Theology and philosophy are strange bedfellows: although they share many similar interests and constantly influence each other, their relationship is fraught with suspicion or even enmity. This problem is especially acute for those who want to harmonize their commitment to sola Scriptura with the use of philosophy in their theology. Drawing insights from Herman Bavinck’s Neo-Calvinist worldview, I argue that this apparent competition is mainly caused by the failure to recognize the organic unity between both disciplines. Without theology, all disciplines would be meaningless, but without philosophy, all disciplines would be unintelligible. Portraying the harmony between theology and philosophy depends on the success of locating the difference and relationship between the universality of theology and that of philosophy. Further, the organicity that suffuses all things and affirms the primacy of special revelation reflects the Neo-Calvinist belief in both sola Scriptura and the sacredness of all vocations.

In: Journal of Chinese Theology
Author:

Abstract

This article aims to retrieve Abraham Kuyper’s theology to develop Reformed theology in mainland China. It shall argue that Kuyper’s concern about the varying contexts where theology is practiced shows an underdeveloped proto-Reformed contextual theology. Nonetheless, his idea of common grace serves as a conceptual apparatus through which his proto-Reformed contextual theology can underpin the construction of Sino-Reformed theology, a Reformed theology that is organically united with the history of Christianity while taking root in Chinese culture and interacting closely with the Chinese context. Such a contextualised Reformed theology can make Reformed faith an indigenous plant in the garden of Chinese Christianity on the one hand and prove conducive to the development of an organic Reformed community and theology on the other.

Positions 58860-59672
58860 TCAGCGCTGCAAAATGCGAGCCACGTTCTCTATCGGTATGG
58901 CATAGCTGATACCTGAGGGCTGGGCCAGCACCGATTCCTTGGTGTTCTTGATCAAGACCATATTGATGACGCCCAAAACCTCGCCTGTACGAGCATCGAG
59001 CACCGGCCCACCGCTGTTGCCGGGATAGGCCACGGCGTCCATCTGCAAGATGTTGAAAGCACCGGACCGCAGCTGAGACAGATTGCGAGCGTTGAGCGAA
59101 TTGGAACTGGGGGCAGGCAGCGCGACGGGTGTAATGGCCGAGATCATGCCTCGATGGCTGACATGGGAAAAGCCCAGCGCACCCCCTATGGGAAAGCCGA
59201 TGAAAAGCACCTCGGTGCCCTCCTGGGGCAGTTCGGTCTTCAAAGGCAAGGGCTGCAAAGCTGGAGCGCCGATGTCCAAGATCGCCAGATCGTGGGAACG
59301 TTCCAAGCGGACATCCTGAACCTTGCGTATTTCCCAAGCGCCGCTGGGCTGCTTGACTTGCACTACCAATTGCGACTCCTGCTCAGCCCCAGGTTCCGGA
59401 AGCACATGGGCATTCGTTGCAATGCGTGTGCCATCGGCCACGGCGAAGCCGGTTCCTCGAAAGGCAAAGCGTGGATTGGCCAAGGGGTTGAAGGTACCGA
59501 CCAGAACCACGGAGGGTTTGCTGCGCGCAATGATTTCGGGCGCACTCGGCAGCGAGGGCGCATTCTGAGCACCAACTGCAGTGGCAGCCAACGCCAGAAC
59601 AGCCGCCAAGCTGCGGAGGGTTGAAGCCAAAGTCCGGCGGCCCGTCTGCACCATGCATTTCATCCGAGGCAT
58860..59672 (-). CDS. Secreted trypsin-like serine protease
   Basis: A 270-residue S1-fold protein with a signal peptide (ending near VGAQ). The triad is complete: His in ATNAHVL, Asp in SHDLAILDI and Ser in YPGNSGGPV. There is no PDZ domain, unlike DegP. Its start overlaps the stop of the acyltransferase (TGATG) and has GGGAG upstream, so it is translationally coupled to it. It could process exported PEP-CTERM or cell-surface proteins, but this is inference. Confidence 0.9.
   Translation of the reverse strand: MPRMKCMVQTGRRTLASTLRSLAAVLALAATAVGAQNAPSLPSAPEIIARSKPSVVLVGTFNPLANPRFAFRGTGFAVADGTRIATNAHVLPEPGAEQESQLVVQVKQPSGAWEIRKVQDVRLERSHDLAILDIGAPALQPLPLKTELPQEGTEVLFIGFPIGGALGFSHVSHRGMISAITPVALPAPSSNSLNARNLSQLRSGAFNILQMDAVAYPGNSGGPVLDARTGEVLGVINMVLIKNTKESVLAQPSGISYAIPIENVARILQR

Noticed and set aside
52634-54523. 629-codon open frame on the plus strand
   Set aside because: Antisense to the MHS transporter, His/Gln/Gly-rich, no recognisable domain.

Open Access
In: Journal of Chinese Theology
Author:

Abstract

This article brings Bavinck and Pannenberg into dialogue and comparison on the theme of history. Despite the differences in their theological and social context, Bavinck and Pannenberg both seek to integrate history with theology while striving to overcome the dualism that has dichotomized history and faith since the Enlightenment. They share a common debt to the varieties of modern thought. Bavinck and Pannenberg provide modern theology with a valuable perspective on how theology might become more open and scientific in response to the difficulties posed by historical studies.

In: Journal of Chinese Theology
Author:

Abstract

Theology and philosophy are strange bedfellows: although they share many similar interests and constantly influence each other, their relationship is fraught with suspicion or even enmity. This problem is especially acute for those who want to harmonize their commitment to sola Scriptura with the use of philosophy in their theology. Drawing insights from Herman Bavinck’s Neo-Calvinist worldview, I argue that this apparent competition is mainly caused by the failure to recognize the organic unity between both disciplines. Without theology, all disciplines would be meaningless, but without philosophy, all disciplines would be unintelligible. Portraying the harmony between theology and philosophy depends on the success of locating the difference and relationship between the universality of theology and that of philosophy. Further, the organicity that suffuses all things and affirms the primacy of special revelation reflects the Neo-Calvinist belief in both sola scriptura and the sacredness of all vocations.

In: Journal of Chinese Theology
In: Roads and Kingdoms: Two Encounters with the Nazarenes Beyond the River